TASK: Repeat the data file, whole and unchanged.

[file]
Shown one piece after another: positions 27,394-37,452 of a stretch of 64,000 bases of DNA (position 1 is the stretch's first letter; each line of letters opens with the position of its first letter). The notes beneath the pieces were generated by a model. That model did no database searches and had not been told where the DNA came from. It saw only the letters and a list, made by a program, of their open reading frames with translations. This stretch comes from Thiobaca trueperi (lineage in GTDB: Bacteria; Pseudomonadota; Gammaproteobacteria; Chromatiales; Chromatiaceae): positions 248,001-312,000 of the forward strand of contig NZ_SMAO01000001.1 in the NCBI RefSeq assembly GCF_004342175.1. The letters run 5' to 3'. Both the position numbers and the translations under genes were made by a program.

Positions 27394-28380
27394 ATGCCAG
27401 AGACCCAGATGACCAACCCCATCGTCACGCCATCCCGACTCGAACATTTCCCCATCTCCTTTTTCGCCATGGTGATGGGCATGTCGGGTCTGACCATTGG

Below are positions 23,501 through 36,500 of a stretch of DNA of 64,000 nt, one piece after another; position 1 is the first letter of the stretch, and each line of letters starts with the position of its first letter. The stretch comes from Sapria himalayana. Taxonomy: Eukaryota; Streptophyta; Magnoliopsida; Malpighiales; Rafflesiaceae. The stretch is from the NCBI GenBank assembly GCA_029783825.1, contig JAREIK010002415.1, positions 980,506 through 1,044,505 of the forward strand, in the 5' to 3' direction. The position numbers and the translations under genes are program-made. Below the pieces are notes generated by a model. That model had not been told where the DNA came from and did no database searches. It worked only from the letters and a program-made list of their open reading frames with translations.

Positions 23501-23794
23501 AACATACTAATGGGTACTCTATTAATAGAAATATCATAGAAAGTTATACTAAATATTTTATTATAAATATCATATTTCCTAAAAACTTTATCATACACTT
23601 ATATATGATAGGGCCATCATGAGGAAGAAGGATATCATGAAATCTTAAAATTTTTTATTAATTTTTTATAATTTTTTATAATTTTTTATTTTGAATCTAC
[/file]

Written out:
Shown one piece after another: positions 27,394-37,452 of a stretch of 64,000 bases of DNA (position 1 is the stretch's first letter; each line of letters opens with the position of its first letter). The notes beneath the pieces were generated by a model. That model did no database searches and had not been told where the DNA came from. It saw only the letters and a list, made by a program, of their open reading frames with translations. This stretch comes from Thiobaca trueperi (lineage in GTDB: Bacteria; Pseudomonadota; Gammaproteobacteria; Chromatiales; Chromatiaceae): positions 248,001-312,000 of the forward strand of contig NZ_SMAO01000001.1 in the NCBI RefSeq assembly GCF_004342175.1. The letters run 5' to 3'. Both the position numbers and the translations under genes were made by a program.

Positions 27394-28380
27394 ATGCCAG
27401 AGACCCAGATGACCAACCCCATCGTCACGCCATCCCGACTCGAACATTTCCCCATCTCCTTTTTCGCCATGGTGATGGGCATGTCGGGTCTGACCATTGG

Below are positions 23,501 through 36,500 of a stretch of DNA of 64,000 nt, one piece after another; position 1 is the first letter of the stretch, and each line of letters starts with the position of its first letter. The stretch comes from Sapria himalayana. Taxonomy: Eukaryota; Streptophyta; Magnoliopsida; Malpighiales; Rafflesiaceae. The stretch is from the NCBI GenBank assembly GCA_029783825.1, contig JAREIK010002415.1, positions 980,506 through 1,044,505 of the forward strand, in the 5' to 3' direction. The position numbers and the translations under genes are program-made. Below the pieces are notes generated by a model. That model had not been told where the DNA came from and did no database searches. It worked only from the letters and a program-made list of their open reading frames with translations.

Positions 23501-23794
23501 AACATACTAATGGGTACTCTATTAATAGAAATATCATAGAAAGTTATACTAAATATTTTATTATAAATATCATATTTCCTAAAAACTTTATCATACACTT
23601 ATATATGATAGGGCCATCATGAGGAAGAAGGATATCATGAAATCTTAAAATTTTTTATTAATTTTTTATAATTTTTTATAATTTTTTATTTTGAATCTAC